Ever since it gained independence from Britain in 1966, the Republic of Botswana has drawn considerable attention from the international community for its post-colonial democratization. Heralded as a role model for its quality public institutions and observance of democratic norms, Botswana remains Africa’s oldest uninterrupted democracy. The country has had just five presidents over the span of 53 years, with a consistent record of free and fair multiparty elections and peaceful transfers of power to boot.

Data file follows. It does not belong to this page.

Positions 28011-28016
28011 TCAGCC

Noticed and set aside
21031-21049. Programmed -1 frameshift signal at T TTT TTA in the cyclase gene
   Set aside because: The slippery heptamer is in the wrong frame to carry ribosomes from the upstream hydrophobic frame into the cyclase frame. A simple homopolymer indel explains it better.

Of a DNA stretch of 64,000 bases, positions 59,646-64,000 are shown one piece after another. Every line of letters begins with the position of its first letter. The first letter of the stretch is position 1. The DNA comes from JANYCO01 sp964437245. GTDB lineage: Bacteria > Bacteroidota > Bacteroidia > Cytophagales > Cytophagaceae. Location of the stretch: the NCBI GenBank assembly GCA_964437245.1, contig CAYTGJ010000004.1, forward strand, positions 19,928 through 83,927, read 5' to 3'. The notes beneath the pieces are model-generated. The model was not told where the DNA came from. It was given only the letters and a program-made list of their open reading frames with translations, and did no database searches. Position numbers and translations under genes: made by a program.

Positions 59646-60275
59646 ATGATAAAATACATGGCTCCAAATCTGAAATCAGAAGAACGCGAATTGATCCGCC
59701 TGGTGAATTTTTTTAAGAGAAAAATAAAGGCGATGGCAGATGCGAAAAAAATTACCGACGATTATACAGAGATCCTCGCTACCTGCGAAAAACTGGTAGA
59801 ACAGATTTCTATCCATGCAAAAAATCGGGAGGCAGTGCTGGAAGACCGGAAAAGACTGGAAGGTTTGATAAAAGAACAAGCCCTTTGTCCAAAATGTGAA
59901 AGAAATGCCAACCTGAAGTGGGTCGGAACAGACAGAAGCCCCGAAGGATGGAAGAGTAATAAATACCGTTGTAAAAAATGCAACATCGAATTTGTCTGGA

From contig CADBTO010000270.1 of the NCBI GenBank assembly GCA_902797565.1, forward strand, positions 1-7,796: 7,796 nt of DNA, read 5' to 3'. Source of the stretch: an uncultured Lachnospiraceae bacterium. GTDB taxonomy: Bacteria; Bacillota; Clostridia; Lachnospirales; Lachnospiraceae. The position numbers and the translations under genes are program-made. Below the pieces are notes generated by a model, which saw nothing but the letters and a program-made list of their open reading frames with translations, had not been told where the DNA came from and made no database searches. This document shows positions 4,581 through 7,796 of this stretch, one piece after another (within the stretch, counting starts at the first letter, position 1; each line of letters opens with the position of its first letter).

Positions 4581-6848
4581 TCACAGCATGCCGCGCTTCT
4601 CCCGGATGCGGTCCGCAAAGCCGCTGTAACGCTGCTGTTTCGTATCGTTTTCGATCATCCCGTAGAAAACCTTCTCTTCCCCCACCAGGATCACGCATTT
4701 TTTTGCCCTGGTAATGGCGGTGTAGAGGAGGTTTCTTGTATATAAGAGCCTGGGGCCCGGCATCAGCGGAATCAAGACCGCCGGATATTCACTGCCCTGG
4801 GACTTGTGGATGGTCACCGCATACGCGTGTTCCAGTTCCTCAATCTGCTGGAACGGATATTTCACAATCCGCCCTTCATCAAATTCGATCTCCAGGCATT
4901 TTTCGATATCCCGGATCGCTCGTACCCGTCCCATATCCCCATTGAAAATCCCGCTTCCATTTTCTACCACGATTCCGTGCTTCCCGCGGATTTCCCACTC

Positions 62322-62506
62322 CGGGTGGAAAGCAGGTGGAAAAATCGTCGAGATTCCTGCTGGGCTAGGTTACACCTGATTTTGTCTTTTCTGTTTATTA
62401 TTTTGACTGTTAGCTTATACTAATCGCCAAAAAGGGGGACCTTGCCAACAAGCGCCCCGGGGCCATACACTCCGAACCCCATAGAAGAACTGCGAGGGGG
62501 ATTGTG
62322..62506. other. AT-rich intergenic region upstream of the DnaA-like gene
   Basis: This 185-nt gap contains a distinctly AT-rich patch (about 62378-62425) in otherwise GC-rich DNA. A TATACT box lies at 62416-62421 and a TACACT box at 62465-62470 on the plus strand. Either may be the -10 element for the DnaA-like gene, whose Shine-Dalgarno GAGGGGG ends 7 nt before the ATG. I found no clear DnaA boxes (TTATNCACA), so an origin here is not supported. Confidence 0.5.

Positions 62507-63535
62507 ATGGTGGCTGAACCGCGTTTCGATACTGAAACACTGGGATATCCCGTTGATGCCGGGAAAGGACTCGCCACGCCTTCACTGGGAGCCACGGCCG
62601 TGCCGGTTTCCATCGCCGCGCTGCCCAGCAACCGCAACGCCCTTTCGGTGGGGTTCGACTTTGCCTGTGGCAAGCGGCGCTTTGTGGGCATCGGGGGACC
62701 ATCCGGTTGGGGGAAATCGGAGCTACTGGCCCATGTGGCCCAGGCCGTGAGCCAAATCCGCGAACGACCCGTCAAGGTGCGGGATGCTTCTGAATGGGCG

Aided by the absence of civil war and coups, Botswana’s post-colonial transition made the country a developmental anomaly among the Southern African Development Community (SADC) member-states. Whereas fellow SADC states either plunged into civil war (Angola, Mozambique) or engaged in protracted, violent independence campaigns (South Africa, Zimbabwe), Botswana enjoyed economic growth in the 20th century that more closely mirrored emerging markets in East Asia. Adherence to a foreign policy of non-alignment allowed the country to avoid the trappings of Cold War alliances and proxy conflicts that swarmed its region.